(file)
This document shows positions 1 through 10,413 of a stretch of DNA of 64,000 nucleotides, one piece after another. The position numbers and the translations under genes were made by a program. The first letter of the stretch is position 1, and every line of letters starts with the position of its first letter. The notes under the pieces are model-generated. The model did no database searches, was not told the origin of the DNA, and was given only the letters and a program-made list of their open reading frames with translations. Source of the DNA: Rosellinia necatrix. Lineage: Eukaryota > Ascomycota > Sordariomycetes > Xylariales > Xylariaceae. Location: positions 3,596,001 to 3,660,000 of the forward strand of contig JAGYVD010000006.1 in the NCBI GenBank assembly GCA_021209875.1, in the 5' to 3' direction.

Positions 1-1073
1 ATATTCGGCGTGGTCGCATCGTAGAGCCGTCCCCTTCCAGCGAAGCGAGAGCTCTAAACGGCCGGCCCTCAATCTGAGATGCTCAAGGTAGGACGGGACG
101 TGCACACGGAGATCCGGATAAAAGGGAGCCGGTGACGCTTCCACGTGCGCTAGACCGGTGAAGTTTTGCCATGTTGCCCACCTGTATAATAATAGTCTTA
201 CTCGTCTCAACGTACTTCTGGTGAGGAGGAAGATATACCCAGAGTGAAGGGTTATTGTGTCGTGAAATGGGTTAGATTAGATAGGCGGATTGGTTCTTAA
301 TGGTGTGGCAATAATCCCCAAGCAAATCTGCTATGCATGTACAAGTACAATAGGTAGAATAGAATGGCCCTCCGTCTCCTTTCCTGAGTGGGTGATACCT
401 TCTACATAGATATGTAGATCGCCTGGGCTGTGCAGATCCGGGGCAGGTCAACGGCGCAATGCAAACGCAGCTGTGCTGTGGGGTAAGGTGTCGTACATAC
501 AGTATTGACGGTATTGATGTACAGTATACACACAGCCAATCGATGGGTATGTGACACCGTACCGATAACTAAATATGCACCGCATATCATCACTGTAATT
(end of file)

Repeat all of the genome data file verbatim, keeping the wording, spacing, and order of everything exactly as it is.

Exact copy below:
This document shows positions 1 through 10,413 of a stretch of DNA of 64,000 nucleotides, one piece after another. The position numbers and the translations under genes were made by a program. The first letter of the stretch is position 1, and every line of letters starts with the position of its first letter. The notes under the pieces are model-generated. The model did no database searches, was not told the origin of the DNA, and was given only the letters and a program-made list of their open reading frames with translations. Source of the DNA: Rosellinia necatrix. Lineage: Eukaryota > Ascomycota > Sordariomycetes > Xylariales > Xylariaceae. Location: positions 3,596,001 to 3,660,000 of the forward strand of contig JAGYVD010000006.1 in the NCBI GenBank assembly GCA_021209875.1, in the 5' to 3' direction.

Positions 1-1073
1 ATATTCGGCGTGGTCGCATCGTAGAGCCGTCCCCTTCCAGCGAAGCGAGAGCTCTAAACGGCCGGCCCTCAATCTGAGATGCTCAAGGTAGGACGGGACG
101 TGCACACGGAGATCCGGATAAAAGGGAGCCGGTGACGCTTCCACGTGCGCTAGACCGGTGAAGTTTTGCCATGTTGCCCACCTGTATAATAATAGTCTTA
201 CTCGTCTCAACGTACTTCTGGTGAGGAGGAAGATATACCCAGAGTGAAGGGTTATTGTGTCGTGAAATGGGTTAGATTAGATAGGCGGATTGGTTCTTAA
301 TGGTGTGGCAATAATCCCCAAGCAAATCTGCTATGCATGTACAAGTACAATAGGTAGAATAGAATGGCCCTCCGTCTCCTTTCCTGAGTGGGTGATACCT
401 TCTACATAGATATGTAGATCGCCTGGGCTGTGCAGATCCGGGGCAGGTCAACGGCGCAATGCAAACGCAGCTGTGCTGTGGGGTAAGGTGTCGTACATAC
501 AGTATTGACGGTATTGATGTACAGTATACACACAGCCAATCGATGGGTATGTGACACCGTACCGATAACTAAATATGCACCGCATATCATCACTGTAATT